URBANA Adding prebiotic ingredients to infant formula helps colonize the newborn's gut with a stable population of beneficial bacteria, and probiotics enhance immunity in formula-fed infants, two University of Illinois studies report.
"The beneficial bacteria that live in a baby's intestine are all-important to an infant's health, growth, and ability to fight off infections," said Kelly Tappenden, a U of I professor of nutrition and gastrointestinal physiology. "Breast-fed babies acquire this protection naturally. Formula-fed infants get sick more easily because the bacteria in their gut are always changing."
The idea is to make formula more like breast milk by promoting the sorts of intestinal bacteria that live in breast-fed babies' intestines, she added.
Prebiotics are carbohydrates that resist digestion by human enzymes and stimulate the growth and activity of beneficial bacteria in the gastrointestinal tract.
Probiotics are actual live bacteria that are beneficial to intestinal health, she said.
Infants have a special need for stimulation of their gut microbiota because they are born with a sterile intestine, Tappenden said.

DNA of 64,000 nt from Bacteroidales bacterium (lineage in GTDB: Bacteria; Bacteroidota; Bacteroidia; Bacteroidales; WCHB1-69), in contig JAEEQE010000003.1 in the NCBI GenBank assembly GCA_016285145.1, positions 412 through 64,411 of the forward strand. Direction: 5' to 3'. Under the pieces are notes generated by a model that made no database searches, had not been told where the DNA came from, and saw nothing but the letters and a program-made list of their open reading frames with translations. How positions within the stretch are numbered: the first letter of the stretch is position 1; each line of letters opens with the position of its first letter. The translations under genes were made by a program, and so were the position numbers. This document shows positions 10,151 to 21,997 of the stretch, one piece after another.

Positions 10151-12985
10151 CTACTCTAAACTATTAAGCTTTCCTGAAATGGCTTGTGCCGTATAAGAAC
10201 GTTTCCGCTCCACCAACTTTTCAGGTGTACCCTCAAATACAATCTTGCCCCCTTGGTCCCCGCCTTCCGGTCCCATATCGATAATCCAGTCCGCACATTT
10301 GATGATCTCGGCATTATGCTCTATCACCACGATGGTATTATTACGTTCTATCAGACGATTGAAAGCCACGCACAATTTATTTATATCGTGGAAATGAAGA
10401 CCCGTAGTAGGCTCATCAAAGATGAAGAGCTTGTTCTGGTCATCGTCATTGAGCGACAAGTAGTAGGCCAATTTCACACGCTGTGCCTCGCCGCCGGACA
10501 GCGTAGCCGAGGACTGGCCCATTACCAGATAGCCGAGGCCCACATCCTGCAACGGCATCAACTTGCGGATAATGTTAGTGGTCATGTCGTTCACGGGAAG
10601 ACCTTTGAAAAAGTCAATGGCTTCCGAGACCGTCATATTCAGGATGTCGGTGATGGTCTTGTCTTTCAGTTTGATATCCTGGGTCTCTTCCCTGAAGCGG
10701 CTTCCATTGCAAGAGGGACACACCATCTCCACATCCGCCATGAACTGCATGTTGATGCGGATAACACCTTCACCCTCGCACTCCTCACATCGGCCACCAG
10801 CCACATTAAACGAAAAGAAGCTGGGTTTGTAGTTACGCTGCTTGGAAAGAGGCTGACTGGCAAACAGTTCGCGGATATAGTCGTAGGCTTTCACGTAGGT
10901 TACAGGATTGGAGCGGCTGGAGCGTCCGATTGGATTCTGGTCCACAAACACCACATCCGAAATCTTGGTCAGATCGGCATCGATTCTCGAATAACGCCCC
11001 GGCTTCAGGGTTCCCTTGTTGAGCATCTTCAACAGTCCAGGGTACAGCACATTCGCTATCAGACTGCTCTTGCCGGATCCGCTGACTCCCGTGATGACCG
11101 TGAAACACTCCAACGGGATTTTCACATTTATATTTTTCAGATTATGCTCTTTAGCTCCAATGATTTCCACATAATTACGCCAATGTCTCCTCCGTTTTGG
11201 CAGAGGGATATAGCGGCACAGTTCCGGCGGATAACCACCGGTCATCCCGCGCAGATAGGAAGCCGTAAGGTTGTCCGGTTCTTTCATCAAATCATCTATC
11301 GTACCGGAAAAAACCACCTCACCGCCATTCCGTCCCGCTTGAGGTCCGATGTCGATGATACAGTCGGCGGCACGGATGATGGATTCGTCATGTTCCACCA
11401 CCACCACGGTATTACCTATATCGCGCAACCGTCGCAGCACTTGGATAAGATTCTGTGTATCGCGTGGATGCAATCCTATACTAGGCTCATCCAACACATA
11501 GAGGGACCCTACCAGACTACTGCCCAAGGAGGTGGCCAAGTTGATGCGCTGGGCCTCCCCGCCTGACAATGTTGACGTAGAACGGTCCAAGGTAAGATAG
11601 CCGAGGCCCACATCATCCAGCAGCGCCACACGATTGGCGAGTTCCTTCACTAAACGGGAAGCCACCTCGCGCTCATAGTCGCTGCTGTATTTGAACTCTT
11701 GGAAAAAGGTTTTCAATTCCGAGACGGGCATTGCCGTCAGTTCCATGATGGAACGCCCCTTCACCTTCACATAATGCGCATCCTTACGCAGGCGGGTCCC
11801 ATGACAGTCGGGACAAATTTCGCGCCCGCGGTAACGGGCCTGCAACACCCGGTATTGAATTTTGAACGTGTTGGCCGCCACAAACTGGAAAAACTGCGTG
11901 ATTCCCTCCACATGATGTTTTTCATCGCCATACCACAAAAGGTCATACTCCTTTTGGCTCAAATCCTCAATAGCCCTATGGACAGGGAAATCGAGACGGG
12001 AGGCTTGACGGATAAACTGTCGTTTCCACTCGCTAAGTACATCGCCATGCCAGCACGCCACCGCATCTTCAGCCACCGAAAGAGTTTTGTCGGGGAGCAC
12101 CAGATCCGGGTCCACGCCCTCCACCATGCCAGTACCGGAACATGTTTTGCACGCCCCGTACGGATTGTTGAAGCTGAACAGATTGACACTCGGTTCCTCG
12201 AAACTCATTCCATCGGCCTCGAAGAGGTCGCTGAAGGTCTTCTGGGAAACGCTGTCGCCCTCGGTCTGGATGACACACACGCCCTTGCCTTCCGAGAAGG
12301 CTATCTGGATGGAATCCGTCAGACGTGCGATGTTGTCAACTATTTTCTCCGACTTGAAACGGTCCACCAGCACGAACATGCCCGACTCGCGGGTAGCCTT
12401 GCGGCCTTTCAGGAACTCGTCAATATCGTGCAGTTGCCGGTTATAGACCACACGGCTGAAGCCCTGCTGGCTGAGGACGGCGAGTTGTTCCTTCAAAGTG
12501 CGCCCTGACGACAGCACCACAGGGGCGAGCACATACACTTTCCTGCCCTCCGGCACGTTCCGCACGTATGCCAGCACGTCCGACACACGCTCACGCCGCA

"A strong, robust population of microbes in the gut provides colonization resistance, and pathogens can't invade and infect an infant who has that resistance as easily," she added.
The researchers compared the effects of feeding pre- and probiotics with infants fed breast milk and control formulas. They also compared the enhanced formulas' effects in both vaginally and Caesarean-delivered babies.
"The probiotic formula significantly enhanced immunity in formula-fed infants," Tappenden said.
Also, babies delivered by C-section had an especially improved immune response, an important finding because C-section babies are a more vulnerable group, she said.
Why? "Babies delivered naturally are exposed to the mother's bacteria as they travel throug
|Contact: Phyllis Picklesimer|
University of Illinois College of Agricultural, Consumer and Environmental Sciences